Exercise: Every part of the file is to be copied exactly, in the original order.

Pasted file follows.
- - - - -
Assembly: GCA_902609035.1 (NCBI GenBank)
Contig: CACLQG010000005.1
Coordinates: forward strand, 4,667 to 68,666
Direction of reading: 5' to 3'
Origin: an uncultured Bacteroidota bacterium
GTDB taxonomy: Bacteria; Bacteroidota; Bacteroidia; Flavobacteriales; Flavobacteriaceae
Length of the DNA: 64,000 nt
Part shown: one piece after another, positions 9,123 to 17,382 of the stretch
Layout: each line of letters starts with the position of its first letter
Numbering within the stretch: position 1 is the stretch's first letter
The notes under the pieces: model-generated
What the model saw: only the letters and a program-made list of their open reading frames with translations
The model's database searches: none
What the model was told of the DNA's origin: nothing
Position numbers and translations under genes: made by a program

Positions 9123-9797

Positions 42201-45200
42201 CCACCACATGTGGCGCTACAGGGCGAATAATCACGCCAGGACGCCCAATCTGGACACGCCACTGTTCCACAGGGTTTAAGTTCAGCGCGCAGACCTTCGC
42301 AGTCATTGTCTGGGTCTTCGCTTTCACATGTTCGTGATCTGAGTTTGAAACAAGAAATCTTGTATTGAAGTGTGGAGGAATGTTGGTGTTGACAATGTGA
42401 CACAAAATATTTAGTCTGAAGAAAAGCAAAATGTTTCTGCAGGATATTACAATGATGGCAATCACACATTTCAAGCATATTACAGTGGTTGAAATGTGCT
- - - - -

Assembly: GCA_902609035.1 (NCBI GenBank)
Contig: CACLQG010000005.1
Coordinates: forward strand, 4,667 to 68,666
Direction of reading: 5' to 3'
Origin: an uncultured Bacteroidota bacterium
GTDB taxonomy: Bacteria; Bacteroidota; Bacteroidia; Flavobacteriales; Flavobacteriaceae
Length of the DNA: 64,000 nt
Part shown: one piece after another, positions 9,123 to 17,382 of the stretch
Layout: each line of letters starts with the position of its first letter
Numbering within the stretch: position 1 is the stretch's first letter
The notes under the pieces: model-generated
What the model saw: only the letters and a program-made list of their open reading frames with translations
The model's database searches: none
What the model was told of the DNA's origin: nothing
Position numbers and translations under genes: made by a program

Positions 9123-9797

Positions 42201-45200
42201 CCACCACATGTGGCGCTACAGGGCGAATAATCACGCCAGGACGCCCAATCTGGACACGCCACTGTTCCACAGGGTTTAAGTTCAGCGCGCAGACCTTCGC
42301 AGTCATTGTCTGGGTCTTCGCTTTCACATGTTCGTGATCTGAGTTTGAAACAAGAAATCTTGTATTGAAGTGTGGAGGAATGTTGGTGTTGACAATGTGA
42401 CACAAAATATTTAGTCTGAAGAAAAGCAAAATGTTTCTGCAGGATATTACAATGATGGCAATCACACATTTCAAGCATATTACAGTGGTTGAAATGTGCT